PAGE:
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App Store publishers pull in more cash from Apple than Google Play, report says

Consumers spent nearly $130 million on apps in the first few months of 2019.

Chinese customers are trying the new iPhone 8 in an Apple
Apple app consumers are outspending their Google counterparts.
Zhang Peng/LightRocket via Getty Images

Apple's top app publishers are making around 64% more in gross income than those on Google Play, according to mobile app analytics firm Sensor Tower. During the first quarter of 2019, the report said the top 100 App Store publishers made $83.8 million in average gross income, while Google Play's top publishers saw around $51 million.

People are continuing to spend more money on apps, too. Consumers spent $130 million during the quarter, compared with $33.9 million during the same quarter five years ago. Since 2014, Google Play has seen consumer spending rise 289%, while the Apple App Store has seen it grow by 291%, Sensor Tower said.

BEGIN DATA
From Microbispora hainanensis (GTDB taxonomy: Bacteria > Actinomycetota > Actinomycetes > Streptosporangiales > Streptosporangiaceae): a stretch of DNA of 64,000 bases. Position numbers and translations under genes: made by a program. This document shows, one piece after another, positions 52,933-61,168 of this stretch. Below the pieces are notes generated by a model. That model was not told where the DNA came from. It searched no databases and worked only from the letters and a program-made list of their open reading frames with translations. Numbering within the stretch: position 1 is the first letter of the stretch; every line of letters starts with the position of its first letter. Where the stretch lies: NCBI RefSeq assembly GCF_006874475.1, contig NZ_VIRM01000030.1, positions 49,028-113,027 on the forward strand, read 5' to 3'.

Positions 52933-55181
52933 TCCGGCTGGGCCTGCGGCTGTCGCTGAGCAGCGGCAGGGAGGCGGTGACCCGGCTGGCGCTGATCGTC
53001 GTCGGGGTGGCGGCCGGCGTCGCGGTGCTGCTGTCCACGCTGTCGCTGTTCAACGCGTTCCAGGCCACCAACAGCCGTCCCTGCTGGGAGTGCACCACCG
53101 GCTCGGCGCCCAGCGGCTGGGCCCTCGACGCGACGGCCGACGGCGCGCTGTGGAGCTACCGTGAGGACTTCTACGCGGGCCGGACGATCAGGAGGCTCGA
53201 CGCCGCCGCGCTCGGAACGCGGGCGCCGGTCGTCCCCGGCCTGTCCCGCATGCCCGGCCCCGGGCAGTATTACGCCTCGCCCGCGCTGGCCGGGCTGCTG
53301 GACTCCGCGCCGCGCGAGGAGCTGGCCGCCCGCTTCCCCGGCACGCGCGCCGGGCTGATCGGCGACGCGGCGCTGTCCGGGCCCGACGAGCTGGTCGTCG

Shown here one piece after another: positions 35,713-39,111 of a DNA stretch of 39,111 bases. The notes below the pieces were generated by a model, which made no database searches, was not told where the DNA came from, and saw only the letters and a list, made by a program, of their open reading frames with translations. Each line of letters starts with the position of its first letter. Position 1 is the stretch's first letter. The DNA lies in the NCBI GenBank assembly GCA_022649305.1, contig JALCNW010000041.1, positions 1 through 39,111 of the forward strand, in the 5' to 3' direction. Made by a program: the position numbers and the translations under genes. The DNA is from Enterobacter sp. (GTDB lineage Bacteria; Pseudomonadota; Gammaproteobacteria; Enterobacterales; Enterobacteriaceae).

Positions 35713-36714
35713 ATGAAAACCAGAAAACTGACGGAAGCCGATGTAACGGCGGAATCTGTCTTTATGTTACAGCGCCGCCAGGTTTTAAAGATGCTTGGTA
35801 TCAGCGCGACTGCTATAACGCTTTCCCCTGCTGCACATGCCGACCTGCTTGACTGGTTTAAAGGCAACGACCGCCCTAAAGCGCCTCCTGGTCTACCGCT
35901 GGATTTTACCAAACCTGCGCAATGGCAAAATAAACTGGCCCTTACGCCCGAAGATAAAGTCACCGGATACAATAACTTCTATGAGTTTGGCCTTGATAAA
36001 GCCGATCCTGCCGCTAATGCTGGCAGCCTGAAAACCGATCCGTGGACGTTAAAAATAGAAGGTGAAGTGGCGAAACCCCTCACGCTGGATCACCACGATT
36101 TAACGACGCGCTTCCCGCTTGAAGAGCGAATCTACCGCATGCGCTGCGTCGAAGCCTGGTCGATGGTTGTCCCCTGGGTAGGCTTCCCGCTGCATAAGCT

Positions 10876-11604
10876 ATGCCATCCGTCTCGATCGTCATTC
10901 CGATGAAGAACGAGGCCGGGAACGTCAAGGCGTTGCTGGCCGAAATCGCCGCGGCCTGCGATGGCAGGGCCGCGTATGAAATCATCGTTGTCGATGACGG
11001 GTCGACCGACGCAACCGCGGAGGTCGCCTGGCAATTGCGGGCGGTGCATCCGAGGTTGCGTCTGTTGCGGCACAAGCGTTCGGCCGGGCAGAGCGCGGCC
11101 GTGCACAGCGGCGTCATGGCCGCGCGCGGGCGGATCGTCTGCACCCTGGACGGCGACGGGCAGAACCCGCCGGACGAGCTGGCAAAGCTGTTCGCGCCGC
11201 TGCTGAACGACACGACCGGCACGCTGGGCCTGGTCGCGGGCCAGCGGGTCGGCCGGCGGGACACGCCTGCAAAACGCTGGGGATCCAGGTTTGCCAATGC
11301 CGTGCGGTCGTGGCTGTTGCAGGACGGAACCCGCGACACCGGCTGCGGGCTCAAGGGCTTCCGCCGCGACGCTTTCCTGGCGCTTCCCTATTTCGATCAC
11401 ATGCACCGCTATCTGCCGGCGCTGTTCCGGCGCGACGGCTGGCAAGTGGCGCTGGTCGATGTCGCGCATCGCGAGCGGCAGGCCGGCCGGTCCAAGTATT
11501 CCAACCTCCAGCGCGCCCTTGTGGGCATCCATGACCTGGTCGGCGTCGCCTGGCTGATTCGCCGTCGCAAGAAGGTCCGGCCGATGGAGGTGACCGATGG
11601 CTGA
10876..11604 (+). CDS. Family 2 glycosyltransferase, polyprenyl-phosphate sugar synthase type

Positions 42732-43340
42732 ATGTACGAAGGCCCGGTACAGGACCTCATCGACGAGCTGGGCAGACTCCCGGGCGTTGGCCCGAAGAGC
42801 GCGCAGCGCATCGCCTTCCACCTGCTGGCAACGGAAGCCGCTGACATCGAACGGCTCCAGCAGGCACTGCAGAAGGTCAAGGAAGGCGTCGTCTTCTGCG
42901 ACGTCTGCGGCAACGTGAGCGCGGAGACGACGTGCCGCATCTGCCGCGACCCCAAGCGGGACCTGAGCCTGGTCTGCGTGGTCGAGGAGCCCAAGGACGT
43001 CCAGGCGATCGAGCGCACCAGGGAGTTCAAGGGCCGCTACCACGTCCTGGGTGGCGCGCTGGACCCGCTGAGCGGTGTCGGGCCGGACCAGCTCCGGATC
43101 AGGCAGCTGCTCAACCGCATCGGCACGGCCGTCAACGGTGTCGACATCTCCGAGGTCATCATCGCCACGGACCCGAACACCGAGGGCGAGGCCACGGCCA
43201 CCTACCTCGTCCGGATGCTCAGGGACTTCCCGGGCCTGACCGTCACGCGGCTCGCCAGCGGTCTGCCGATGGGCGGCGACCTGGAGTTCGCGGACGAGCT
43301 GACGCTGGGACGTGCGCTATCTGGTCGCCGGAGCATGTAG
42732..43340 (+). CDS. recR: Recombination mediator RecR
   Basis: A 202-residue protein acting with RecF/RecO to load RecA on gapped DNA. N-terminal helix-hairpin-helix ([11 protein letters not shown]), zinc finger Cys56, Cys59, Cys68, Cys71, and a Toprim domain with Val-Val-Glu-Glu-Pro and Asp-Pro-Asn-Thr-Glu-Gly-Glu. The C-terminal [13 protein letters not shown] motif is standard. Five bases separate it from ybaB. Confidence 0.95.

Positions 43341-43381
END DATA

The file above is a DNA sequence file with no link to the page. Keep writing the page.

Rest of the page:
Sensor Tower

App Store publishers made even more when it came to non-gaming apps, out-earning their Google Play counterparts threefold, the report shows. People spent $23 million on non-gaming apps via Apple last quarter, and only $7 million on Google Play.

When it comes to gaming apps, Sensor Tower said the disparity is a little smaller, with App Store consumers spending $70 million and Google Play consumers spending $48 million in the quarter.

"The difference in average spending between the App Store and Google Play was closest here -- but still greatly in favor of Apple," Sensor Tower said.

Despite its publishers pulling in more, Apple was sued this month by a California-based app developer over its App Store fees.

Donald R. Cameron and Pure Sweat Basketball filed a complaint against Apple in the US District Court for the Northern District of California, alleging that Apple conducts anticompetitive practices in its App Store, including a 30% commission rate, minimum pricing mandates and a $99 annual developer fee.

"Apple blatantly abuses its market power to the detriment of developers, who are forced to use the only platform available to them to sell their iOS app," Steve Berman, the attorney representing the proposed class of developers, said in a press release June 4. "In a competitive landscape, this simply would not happen."